where, \(\hat{Y}\) is the algorithm’s estimate, * is a convolution operator, and j is the number of mini-batches present in the training examples. After some convolution layers, the feature maps are maxpooled29 to enhance invariance property of the convolved maps. These layers are alternated to produce the depth of the convolutional network, sometimes interlacing random unit dropout30 to control over fitting. This is especially useful to dropout units in the fully connected layer to reduce the number of over-fitted parameters.

The fully connected or bottleneck layers is the feature embedding layer. Here, the most important units explaining the output are encoded and decoded for each chosen mini-batch as,

$${\hat{Y}}_{e}^{j}=\sum E[{W}_{e}{\hat{Y}}_{R}^{j}+\,{b}_{e}^{j}]$$
$${\hat{Y}}_{d}^{j}=\sum D[{W}_{d}{\hat{Y}}_{e}^{j}+\,{b}_{d}^{j}]$$

where \({\hat{Y}}_{R}^{j}\) represents the vectorized inputs, \({\hat{Y}}_{e}^{j}\) and \({\hat{Y}}_{d}^{j}\) are the encoded and decoded outputs respectively, E and D are encoder and decoder functions which are also ReLUs. The set: {W, b} are weights and biases for the subscripted functions.

An unpooling31 layer is added so that local neighbor’s features maps are again zoomed out by widening and stretching in a symmetric manner around the edge pixel based on the unpool. The output of the unpool layer is passed to a final deconvolution layer. The layer is similar to the convolution layer, and it helps to finally enforce local neighbors of the most effective feature mapping to the mini-batch label estimates. The estimates are then compared with the actual available training labels. Training for such comparison of the estimates and the labels is done in this case by optimizing an objective function formed by getting the error between the output estimate and the ground truth label of each local neighborhood. The optimization technique that is found most effective is based on the Nesterov momentum-based stochastic gradient descent method. The error in each case is back propagated to adjust the model parameters {W, b} in all the parameterize-able layers for a number of iteration called epochs. Such error plots are usually monitored and are a qualitative measure of the trainability of the algorithms. The model training was performed by reducing each labeled image into a set of non-overlapping patches with each patch either containing a single egg or no eggs. A total of labeled 1240360 image patches of (16 × 16) dimensions derived from images (M × N) = (480 × 640) that were collected in fall 2015 were used to train algorithm. A detailed breakdown of the total labeled image patches and their constituents is available (see Supplementary Table 1 for breakdown). The training architecture in Fig. 6 consists of convolution, maxpooling, reshape, fully connected, unpooling and deconvolution layers that are arranged in a hierarchical end-to-end manner. Unpooling and deconvolution layers facilitates architecture’s object recognition ability and confers the advantage of several more abstraction - layers32.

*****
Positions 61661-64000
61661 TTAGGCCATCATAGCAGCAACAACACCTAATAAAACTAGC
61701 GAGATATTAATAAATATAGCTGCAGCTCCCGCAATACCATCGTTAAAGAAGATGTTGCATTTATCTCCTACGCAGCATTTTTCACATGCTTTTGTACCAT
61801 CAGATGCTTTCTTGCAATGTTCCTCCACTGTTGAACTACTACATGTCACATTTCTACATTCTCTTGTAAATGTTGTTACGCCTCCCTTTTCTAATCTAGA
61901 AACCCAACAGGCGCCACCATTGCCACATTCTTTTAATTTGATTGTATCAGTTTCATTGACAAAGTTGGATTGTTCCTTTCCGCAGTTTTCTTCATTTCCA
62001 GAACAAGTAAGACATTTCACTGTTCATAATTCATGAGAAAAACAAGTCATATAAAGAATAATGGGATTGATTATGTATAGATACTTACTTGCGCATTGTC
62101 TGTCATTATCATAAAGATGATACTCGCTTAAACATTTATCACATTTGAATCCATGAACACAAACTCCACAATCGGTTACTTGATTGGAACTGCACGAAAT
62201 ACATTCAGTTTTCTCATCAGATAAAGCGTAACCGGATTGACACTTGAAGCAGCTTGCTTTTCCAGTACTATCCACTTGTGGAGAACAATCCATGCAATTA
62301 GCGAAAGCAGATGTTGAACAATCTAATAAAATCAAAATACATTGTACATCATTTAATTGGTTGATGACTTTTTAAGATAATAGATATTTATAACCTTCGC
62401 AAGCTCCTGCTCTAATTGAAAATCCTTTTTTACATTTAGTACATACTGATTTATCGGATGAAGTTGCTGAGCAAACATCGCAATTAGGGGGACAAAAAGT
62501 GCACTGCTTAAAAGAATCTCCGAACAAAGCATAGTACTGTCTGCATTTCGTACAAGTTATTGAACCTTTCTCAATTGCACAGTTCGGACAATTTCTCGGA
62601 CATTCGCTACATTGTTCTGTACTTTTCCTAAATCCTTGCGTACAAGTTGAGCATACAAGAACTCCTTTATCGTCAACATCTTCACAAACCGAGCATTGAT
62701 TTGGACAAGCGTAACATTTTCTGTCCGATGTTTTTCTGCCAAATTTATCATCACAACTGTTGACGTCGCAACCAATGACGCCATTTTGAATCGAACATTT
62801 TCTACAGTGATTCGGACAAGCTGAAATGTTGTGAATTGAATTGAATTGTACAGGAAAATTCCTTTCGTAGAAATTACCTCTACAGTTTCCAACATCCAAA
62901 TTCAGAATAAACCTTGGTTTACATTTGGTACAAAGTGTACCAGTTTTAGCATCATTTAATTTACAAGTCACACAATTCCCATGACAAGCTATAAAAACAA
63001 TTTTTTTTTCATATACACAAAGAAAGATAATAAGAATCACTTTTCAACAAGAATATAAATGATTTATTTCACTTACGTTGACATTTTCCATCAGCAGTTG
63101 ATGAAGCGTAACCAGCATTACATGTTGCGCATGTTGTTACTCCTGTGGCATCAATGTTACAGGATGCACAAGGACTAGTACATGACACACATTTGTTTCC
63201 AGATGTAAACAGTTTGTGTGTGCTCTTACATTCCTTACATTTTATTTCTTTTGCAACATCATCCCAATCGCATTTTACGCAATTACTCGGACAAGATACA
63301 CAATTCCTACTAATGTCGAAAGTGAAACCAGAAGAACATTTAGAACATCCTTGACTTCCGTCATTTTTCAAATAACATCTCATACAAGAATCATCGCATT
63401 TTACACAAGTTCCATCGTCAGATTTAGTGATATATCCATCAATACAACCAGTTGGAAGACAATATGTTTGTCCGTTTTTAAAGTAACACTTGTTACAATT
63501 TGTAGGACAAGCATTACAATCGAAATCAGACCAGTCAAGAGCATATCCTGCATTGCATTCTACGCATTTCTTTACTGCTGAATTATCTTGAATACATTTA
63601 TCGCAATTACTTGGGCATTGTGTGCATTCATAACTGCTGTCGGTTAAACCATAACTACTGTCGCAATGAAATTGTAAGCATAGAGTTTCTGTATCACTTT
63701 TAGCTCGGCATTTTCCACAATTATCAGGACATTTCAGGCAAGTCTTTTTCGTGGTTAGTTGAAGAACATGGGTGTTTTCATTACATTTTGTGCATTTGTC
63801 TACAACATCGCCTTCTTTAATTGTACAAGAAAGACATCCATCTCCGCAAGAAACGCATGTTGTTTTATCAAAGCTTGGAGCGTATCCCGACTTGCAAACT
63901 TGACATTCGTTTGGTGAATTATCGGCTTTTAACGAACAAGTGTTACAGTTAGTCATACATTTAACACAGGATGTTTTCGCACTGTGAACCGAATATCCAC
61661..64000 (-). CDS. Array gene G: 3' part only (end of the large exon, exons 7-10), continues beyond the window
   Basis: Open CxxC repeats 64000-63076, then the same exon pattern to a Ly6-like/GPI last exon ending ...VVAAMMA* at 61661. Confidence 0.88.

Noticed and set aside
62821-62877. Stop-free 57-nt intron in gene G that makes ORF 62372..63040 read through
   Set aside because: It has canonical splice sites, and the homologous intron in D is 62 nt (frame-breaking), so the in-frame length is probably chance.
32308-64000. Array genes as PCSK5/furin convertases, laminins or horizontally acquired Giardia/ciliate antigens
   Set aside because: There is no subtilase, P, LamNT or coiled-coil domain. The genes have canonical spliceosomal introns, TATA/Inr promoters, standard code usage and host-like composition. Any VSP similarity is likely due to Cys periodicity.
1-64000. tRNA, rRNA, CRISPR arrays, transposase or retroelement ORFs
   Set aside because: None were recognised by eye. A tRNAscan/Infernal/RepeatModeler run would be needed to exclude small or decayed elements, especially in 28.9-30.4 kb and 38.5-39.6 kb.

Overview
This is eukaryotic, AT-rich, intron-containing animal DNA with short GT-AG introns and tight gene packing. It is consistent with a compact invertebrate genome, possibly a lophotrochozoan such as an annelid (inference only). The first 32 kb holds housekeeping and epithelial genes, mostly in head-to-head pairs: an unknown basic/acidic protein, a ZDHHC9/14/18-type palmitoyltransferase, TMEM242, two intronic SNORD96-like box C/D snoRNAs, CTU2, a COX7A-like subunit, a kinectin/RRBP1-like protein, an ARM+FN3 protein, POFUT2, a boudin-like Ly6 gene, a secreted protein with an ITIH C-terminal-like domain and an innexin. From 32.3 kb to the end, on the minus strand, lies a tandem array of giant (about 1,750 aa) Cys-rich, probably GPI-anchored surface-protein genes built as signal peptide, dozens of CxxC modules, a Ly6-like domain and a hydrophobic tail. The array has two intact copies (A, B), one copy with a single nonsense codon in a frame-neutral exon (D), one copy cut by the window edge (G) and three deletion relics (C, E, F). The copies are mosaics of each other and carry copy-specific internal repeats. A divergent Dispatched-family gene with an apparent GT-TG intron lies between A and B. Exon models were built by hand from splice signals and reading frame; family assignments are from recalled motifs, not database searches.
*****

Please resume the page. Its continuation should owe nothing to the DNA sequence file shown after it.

Figure 6
Figure 6

Convolutional selective autoencoder training architecture with a key describing the abbreviations in the architecture and image transformations implemented by the named core layers of the convolutional autoencoder.

The architecture is an autoencoder31, because it has both the encoder and the decoder section. A review of the building blocks of such architectures can be found in literature2,33.